Our dentist is really great about making sure we have the products and tools we need to provide the best care for each of our patients and is always learning about new techniques and procedures. Probably the biggest change we've seen in the office was the addition of CEREC and iTero scanners. Patients are blown away that we no longer have to take vinyl impressions and that crowns are placed the same day. We've been to so many continuing-education vacations that I've lost count—several times to Hawaii, Las Vegas, many other places. I call them vacations because—hello? It really is a nice break to be with our office team outside of a work setting, just to relax and have a little fun. We've all been together so long that we love each other just like any other family.

The typical day has me seeing about six hygiene patients in the morning and another eight in the afternoon of an eight-hour day. I usually have 90 minutes for a full-mouth gum disease therapy treatment (4341x4), 30 minutes for an adult prophy, and 20 minutes for a child prophy, maybe 40 minutes for a perio maintenance visit. Occasionally I'll take X-rays if the other assistants are busy, or wait with the doctor, but the norm is for me to move back and forth from one room to another providing hygiene services on an accelerated schedule. One thing that keeps me on track is relying heavily on the use of ultrasonic scalers and the prophy jet for most patients.

Here in Texas dental hygienists aren't permitted to use local anesthesia, so what we do instead for our gum-disease therapy patients is to use a compounded topical consisting of 10 percent lidocaine, 10 percent prilocaine and 10 percent tetracaine. We simply syringe a ribbon of the pink compound onto cotton rolls, place those in the vestibules to provide whole-tooth anesthesia, and supplement with a little cotton-tip application to the gingival margins. Patients are amazed at how much relief is provided and that they get so numb with no shots.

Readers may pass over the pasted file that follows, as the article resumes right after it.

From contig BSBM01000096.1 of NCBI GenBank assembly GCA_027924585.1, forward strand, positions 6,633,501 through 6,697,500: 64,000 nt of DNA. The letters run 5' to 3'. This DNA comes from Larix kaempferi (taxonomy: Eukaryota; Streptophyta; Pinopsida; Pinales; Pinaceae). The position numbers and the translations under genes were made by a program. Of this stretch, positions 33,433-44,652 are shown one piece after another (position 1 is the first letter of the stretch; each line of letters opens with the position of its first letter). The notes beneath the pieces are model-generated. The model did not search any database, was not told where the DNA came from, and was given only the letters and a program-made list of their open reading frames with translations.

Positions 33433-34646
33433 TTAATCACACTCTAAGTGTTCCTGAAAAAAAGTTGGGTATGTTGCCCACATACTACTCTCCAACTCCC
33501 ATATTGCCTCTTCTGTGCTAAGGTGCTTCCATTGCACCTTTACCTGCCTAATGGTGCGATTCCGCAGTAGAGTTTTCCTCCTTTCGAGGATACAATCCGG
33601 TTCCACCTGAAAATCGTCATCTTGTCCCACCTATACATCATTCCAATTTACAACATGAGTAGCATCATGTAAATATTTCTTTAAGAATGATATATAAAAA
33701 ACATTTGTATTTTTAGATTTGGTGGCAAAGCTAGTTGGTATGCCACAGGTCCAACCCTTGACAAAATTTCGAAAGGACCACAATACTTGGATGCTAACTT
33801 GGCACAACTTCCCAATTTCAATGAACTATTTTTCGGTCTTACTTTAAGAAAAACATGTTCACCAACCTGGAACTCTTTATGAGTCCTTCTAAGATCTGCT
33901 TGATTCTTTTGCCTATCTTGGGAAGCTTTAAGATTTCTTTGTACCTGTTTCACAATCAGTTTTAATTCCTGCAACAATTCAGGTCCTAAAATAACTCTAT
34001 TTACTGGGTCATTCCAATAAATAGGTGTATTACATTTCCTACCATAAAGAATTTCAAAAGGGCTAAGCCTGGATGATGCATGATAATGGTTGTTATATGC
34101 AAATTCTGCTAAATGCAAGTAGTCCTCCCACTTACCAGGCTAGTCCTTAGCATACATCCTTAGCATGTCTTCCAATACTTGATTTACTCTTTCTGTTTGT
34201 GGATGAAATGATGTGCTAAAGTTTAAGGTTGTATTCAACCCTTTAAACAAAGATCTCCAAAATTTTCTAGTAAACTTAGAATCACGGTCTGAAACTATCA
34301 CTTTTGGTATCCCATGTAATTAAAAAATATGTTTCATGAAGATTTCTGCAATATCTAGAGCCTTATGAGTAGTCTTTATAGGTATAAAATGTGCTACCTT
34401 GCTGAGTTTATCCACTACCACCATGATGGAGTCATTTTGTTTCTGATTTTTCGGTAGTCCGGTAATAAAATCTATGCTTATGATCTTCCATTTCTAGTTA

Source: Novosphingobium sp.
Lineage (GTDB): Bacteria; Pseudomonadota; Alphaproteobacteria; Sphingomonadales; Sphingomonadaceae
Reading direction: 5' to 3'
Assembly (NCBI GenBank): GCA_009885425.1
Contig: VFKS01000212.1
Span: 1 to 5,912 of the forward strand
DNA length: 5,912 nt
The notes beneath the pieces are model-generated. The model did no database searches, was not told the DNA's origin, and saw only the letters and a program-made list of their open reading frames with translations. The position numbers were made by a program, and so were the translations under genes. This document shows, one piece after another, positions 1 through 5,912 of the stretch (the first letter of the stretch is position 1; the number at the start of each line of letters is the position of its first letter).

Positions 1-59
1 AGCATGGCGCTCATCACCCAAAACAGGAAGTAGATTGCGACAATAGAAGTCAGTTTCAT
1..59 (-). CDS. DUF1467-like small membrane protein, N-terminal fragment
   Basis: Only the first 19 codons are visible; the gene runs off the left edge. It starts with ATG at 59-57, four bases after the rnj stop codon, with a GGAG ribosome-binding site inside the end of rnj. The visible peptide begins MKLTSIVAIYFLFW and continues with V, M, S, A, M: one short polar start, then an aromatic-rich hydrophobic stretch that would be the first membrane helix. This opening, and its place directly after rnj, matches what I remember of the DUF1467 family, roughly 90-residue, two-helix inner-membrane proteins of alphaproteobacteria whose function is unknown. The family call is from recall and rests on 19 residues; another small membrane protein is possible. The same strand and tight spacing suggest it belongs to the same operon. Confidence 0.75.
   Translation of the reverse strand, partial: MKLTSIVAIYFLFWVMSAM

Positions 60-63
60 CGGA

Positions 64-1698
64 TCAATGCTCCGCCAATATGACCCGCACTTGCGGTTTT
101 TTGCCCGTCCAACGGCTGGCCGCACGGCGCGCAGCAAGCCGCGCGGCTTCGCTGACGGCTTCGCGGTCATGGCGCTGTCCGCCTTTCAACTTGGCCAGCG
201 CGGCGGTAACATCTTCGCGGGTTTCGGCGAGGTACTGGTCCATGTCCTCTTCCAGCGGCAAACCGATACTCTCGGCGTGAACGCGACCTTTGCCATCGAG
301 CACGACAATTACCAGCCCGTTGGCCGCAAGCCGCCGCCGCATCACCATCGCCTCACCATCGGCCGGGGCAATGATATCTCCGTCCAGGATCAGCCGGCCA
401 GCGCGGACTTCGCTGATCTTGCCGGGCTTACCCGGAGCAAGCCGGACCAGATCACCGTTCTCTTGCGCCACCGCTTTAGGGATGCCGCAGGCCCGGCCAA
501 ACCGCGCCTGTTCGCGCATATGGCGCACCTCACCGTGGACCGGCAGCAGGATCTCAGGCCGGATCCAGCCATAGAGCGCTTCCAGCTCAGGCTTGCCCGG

What is your work philosophy?
Walraven: To build relationships that promote the optimal oral health that I hope to inspire in all of my patients. Or to put it bluntly, I want patients to do my work for me every day instead of allowing infections to simmer in their mouths. We both win that way. Think of it as the Bart Simpson philosophy. As he is leaving the dental office in one episode Bart says to his hygienist, “Okay wait: you want me to do your job?! Every night?! At home?! Yeah, right.” And as he walks out he tosses his new toothbrush in the trash. Even if it stems in part from not wanting to work my butt off, I do love finding new ways to motivate patients. I tell them, “I can either be your coach or your therapist.” They get the “atta-boy” if everything is great. And if it's not…well, you get the idea.

Also I find it very fulfilling to get to the core of my patients, to figure out where their motivations are by really listening to them and understanding what it is that I'm supposed to do for them. What is my role in their life and how can I make theirs better?

What are your concerns for up-and-coming hygienists?